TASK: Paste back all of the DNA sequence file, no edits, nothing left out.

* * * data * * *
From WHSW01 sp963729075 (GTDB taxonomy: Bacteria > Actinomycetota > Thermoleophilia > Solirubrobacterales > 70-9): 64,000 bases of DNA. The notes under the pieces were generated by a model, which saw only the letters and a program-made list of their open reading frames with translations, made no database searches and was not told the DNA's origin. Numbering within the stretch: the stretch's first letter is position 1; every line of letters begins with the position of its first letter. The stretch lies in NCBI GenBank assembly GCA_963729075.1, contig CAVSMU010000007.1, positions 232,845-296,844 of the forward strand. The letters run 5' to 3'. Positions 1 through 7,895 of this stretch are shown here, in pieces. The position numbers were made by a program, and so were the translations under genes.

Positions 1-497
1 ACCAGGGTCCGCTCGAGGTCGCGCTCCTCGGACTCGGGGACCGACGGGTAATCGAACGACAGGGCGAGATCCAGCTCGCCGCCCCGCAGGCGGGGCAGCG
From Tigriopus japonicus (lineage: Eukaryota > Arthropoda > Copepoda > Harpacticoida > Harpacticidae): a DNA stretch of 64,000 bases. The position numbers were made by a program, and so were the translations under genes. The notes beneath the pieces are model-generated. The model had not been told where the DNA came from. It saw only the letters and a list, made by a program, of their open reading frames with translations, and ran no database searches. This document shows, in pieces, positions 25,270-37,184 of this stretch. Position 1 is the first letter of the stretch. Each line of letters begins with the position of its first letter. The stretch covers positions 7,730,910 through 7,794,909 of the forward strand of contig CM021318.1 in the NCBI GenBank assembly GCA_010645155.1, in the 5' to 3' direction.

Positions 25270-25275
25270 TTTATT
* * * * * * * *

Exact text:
From WHSW01 sp963729075 (GTDB taxonomy: Bacteria > Actinomycetota > Thermoleophilia > Solirubrobacterales > 70-9): 64,000 bases of DNA. The notes under the pieces were generated by a model, which saw only the letters and a program-made list of their open reading frames with translations, made no database searches and was not told the DNA's origin. Numbering within the stretch: the stretch's first letter is position 1; every line of letters begins with the position of its first letter. The stretch lies in NCBI GenBank assembly GCA_963729075.1, contig CAVSMU010000007.1, positions 232,845-296,844 of the forward strand. The letters run 5' to 3'. Positions 1 through 7,895 of this stretch are shown here, in pieces. The position numbers were made by a program, and so were the translations under genes.

Positions 1-497
1 ACCAGGGTCCGCTCGAGGTCGCGCTCCTCGGACTCGGGGACCGACGGGTAATCGAACGACAGGGCGAGATCCAGCTCGCCGCCCCGCAGGCGGGGCAGCG
From Tigriopus japonicus (lineage: Eukaryota > Arthropoda > Copepoda > Harpacticoida > Harpacticidae): a DNA stretch of 64,000 bases. The position numbers were made by a program, and so were the translations under genes. The notes beneath the pieces are model-generated. The model had not been told where the DNA came from. It saw only the letters and a list, made by a program, of their open reading frames with translations, and ran no database searches. This document shows, in pieces, positions 25,270-37,184 of this stretch. Position 1 is the first letter of the stretch. Each line of letters begins with the position of its first letter. The stretch covers positions 7,730,910 through 7,794,909 of the forward strand of contig CM021318.1 in the NCBI GenBank assembly GCA_010645155.1, in the 5' to 3' direction.

Positions 25270-25275
25270 TTTATT